|Topic Review (Newest First)|
|07-11-2008 01:36 AM|
Main Entry: 1furl27CDB6E-AE6D-11cf-96B8-444553540000>
Etymology: Middle French ferler, from Old North French ferlier to tie tightly, from Old French fer, ferm tight (from Latin firmus firm) + lier to tie, from Latin ligare -- more at LIGATURE
: to wrap or roll (as a sail or a flag) close to or around something
intransitive senses : to curl or fold as in being furled
you drop a sail in to a stack pack
|07-11-2008 01:23 AM|
I installed a lazy jack system on my boat recently, upgrading the one from the factory, and it cost all of $125 or so.
150' line $39 on sale at WM
8 padeyes $20
6 1" ss rings 30
2 Harken micro blocks $20
16 3/16" x 1/4" ss Pop rivets
Works just fine. System has four legs and looks basically like this drawing.
For furling the mainsail, I ran a piece of shock cord through the four padeyes on each side. The shock cord on one side had three hooks threaded on it, one between each pair of padeyes. To furl the mainsail, I drop the main, reach over the boom and grab the shock cord, and pull it over and hook it on the hook. Keeps the sail neatly bundled on top of the boom. The shock cord and hooks probably cost all of $20.
So for less than $150, I have a four-leg lazy jack setup and a mainsail furling system that is dead simple to use. The sail cover just goes over the whole system.
You can spend $900 if you want... or you can do this.
Originally Posted by dave6330 View Post
|07-11-2008 01:05 AM|
Originally Posted by Vitesse473 View Post
|07-11-2008 12:30 AM|
I had Quantum make me up a stack pack and I absolutely swear by it. It was about a 1000 bucks, but is really worth every penny. Here's how it works.
The pack itself is run into the slot (track) in my boom. The canvas then runs up either side of the boom around the main, and then the lazy jacks attach to heavy duty canvas loops stitched into the upper edge of the pack. To raise main, I simply unzip the pack and raise. To lower the main, I head into irons, and blow main halyard. The main drops right into the bag, no issues. I then do a little tidying up of the main by pulling aft on the leach. Once she has some nice folds, I simply zip up the bag and voila.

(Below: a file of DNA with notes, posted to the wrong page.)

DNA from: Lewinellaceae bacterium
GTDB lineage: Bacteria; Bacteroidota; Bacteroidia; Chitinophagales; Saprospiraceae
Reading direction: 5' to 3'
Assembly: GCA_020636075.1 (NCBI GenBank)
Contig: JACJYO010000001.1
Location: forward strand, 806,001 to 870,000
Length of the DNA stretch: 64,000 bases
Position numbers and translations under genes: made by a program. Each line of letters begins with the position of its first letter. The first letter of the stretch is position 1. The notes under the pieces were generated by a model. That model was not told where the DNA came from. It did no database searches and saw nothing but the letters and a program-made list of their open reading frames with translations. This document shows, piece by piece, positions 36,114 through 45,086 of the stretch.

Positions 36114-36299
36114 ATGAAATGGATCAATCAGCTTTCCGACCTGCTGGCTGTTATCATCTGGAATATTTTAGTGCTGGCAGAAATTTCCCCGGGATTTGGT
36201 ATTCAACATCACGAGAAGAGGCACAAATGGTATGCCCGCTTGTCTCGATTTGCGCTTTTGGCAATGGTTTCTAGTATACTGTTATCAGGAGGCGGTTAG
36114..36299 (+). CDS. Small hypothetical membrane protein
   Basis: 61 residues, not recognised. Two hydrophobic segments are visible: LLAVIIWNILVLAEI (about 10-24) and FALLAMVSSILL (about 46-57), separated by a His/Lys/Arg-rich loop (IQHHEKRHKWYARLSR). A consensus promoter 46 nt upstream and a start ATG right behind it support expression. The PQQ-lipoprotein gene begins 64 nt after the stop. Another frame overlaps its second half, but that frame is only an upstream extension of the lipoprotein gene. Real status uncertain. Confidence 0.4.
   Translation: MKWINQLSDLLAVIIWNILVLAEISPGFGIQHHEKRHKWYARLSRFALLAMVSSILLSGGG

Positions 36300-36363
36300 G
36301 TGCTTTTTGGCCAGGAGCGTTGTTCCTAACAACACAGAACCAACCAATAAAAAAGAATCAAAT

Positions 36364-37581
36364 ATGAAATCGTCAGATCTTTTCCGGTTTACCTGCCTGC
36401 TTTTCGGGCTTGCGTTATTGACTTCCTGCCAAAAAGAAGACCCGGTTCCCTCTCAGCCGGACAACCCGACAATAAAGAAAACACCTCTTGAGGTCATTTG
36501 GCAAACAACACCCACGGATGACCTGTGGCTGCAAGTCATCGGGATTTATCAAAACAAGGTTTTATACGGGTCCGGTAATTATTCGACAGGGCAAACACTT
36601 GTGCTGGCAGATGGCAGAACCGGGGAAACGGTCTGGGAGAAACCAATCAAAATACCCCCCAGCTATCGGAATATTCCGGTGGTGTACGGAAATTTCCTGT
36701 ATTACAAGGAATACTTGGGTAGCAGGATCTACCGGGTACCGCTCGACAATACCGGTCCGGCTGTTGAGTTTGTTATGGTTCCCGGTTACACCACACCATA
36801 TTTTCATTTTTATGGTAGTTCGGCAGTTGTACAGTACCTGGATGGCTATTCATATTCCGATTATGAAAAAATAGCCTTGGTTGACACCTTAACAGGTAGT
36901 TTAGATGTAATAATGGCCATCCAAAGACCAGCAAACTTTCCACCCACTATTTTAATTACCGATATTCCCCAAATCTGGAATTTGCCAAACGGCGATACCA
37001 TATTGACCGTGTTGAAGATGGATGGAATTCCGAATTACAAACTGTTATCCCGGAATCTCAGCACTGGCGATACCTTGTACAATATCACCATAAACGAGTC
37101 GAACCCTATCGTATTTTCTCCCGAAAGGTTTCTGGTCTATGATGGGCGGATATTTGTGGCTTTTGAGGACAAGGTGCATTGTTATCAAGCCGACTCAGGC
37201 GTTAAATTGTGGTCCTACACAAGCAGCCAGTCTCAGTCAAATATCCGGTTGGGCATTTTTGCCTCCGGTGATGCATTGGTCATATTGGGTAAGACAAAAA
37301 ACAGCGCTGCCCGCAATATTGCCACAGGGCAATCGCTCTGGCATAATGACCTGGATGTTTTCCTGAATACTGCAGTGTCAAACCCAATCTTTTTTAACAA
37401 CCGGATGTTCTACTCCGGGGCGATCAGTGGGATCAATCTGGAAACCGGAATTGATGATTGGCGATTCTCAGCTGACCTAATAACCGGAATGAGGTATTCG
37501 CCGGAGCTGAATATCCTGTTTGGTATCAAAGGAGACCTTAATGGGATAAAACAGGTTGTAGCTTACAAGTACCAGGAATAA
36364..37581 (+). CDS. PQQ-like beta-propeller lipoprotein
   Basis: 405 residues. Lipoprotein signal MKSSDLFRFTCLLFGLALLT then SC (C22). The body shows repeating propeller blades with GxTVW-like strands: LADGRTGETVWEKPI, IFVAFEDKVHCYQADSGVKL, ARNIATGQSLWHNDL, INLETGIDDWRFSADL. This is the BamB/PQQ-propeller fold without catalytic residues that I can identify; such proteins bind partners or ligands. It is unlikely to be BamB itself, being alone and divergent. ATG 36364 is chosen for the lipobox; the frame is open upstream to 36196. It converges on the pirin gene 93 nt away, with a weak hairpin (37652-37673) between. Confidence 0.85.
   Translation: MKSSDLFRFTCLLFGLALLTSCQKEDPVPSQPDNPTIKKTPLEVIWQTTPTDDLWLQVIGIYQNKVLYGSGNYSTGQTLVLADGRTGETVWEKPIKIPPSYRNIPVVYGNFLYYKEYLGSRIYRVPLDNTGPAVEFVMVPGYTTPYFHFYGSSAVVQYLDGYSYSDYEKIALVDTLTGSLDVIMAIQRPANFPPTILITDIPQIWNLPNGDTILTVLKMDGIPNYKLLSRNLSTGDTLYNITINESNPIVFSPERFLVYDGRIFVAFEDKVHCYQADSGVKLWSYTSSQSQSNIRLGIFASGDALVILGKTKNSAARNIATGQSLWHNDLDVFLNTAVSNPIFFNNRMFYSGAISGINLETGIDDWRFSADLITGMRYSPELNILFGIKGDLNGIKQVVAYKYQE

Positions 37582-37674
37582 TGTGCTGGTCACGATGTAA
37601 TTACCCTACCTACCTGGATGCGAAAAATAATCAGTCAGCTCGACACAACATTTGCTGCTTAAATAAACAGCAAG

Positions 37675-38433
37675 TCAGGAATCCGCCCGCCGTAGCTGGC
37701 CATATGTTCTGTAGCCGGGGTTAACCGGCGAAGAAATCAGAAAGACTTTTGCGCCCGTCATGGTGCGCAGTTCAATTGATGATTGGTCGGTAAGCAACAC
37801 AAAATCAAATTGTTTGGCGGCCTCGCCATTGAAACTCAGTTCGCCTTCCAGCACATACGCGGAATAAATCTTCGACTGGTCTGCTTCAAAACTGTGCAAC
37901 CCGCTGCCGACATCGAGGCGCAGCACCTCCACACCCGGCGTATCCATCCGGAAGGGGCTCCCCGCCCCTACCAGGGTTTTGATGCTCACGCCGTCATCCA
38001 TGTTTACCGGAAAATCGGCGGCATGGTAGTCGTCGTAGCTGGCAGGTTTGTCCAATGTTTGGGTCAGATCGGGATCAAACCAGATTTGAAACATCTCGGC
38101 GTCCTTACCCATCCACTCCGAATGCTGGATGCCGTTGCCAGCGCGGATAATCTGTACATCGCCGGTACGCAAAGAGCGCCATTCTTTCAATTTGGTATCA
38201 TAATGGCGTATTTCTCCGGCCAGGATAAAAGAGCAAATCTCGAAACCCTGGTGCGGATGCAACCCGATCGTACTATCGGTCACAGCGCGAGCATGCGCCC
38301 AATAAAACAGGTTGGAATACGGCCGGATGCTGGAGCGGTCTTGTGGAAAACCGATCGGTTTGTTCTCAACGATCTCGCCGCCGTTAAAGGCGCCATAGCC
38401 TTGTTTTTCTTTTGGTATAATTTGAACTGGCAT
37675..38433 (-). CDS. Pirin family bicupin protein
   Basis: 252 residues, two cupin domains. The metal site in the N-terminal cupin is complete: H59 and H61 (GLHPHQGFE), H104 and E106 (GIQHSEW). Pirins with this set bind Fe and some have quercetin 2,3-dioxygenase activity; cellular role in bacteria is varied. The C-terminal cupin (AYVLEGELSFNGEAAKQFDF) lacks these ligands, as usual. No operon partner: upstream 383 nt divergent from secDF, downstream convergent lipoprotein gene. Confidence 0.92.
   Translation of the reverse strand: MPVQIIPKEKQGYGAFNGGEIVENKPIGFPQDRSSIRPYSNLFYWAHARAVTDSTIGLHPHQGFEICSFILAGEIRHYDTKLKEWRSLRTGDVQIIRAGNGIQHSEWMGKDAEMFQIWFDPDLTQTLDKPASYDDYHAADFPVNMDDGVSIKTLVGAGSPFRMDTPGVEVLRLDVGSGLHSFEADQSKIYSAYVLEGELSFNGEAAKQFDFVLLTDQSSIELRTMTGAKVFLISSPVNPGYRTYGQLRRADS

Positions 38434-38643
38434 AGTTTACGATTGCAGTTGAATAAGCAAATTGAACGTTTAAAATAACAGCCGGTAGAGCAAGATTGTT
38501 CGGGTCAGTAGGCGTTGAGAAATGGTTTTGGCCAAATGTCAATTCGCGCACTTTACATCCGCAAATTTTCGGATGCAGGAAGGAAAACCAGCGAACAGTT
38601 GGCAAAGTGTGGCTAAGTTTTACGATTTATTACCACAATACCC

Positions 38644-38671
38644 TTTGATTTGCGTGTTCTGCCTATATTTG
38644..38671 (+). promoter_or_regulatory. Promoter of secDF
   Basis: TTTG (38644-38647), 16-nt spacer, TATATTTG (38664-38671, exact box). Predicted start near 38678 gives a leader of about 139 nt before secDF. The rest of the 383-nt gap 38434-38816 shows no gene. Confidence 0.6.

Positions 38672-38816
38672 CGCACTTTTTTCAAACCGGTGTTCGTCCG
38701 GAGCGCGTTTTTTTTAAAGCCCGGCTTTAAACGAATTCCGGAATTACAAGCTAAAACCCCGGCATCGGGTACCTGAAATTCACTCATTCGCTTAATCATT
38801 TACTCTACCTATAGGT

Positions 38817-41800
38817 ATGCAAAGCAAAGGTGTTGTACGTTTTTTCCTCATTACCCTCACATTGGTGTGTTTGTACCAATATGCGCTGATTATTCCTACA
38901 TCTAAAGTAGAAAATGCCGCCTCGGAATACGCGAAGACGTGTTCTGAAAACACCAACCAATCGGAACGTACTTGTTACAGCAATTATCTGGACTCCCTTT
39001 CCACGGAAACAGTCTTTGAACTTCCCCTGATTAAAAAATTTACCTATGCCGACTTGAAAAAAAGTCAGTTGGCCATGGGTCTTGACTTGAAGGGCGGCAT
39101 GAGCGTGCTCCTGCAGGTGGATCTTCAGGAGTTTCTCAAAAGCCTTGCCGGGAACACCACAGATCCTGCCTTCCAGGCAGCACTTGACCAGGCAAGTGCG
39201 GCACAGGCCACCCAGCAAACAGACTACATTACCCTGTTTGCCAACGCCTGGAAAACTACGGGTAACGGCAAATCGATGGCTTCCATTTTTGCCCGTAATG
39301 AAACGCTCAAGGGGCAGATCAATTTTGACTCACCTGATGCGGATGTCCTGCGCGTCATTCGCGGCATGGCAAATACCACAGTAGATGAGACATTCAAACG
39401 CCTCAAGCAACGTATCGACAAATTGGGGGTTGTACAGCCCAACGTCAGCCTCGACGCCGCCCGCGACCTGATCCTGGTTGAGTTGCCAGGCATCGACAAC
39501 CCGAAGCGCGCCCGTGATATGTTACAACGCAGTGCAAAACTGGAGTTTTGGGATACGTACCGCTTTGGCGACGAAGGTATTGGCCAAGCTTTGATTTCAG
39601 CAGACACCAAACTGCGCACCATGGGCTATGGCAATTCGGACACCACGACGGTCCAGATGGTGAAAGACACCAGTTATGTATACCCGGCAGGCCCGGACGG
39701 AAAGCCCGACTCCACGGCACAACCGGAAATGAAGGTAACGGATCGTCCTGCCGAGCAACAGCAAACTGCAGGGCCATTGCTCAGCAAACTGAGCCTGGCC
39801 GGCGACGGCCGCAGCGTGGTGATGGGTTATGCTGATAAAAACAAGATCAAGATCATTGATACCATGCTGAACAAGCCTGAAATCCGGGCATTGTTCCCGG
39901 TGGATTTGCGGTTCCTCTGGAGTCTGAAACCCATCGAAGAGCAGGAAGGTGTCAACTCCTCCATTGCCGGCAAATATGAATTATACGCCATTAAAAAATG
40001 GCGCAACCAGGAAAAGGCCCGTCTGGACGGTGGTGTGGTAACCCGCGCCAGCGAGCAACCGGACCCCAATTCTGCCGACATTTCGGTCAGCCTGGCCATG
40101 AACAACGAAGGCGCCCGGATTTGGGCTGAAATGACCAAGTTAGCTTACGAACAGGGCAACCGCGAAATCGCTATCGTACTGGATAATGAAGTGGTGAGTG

Now, when just day sailing in the SF Bay, I leave everything as is. However, when I'm planning a long cruise, we set sail and then roll up the canvas close to the boom. The pack has built in tie downs to secure the roled up canvas. I then run all the lazy jack lines to the mast and secure them. That way I have nothing interfering with my main trimming. SD is right about interference with your view of the main for trim purposes, but as a racer gone performance cruiser, I thought of that before making the purchase
|07-11-2008 12:20 AM|
|bubb2||Yes, pop rivets are wonderful things|
|07-11-2008 12:16 AM|
|dave6330||OK - so you're really selling me on the idea. Do I have to drill and tap or can I just drill and use pop rivets for the hardware?|
|07-11-2008 12:01 AM|
|bubb2||Dave just unzip the the stack pack and you ready hoist sail. when it's come time to douse the sail just release the halyard and she flakes in the right in the bag in 30 seconds you zip it up and are done. I like lazy to!|
|07-10-2008 11:48 PM|
Sailingdog: As far as cost goes, I looked into a stand-alone (harken, I think) lazy jack system and it was cheeper, but not by a huge magnitude. I kind of like the idea of not having to put on the sail cover - zipping up the mackpack after droping the sail apeals to MY lazy side.
|07-10-2008 11:31 PM|
|bubb2||Dave, there is in mast furling and boom roller furling for mains. I have a stack pack on my boat with jiffy reefing. I highly recommend the set up. I am not sure how the words reefing, furling and flaking can be used interchangeably.|
|07-10-2008 11:21 PM|
|dave6330||I guess, when it comes to mainsails, furling is the same as flaking...|
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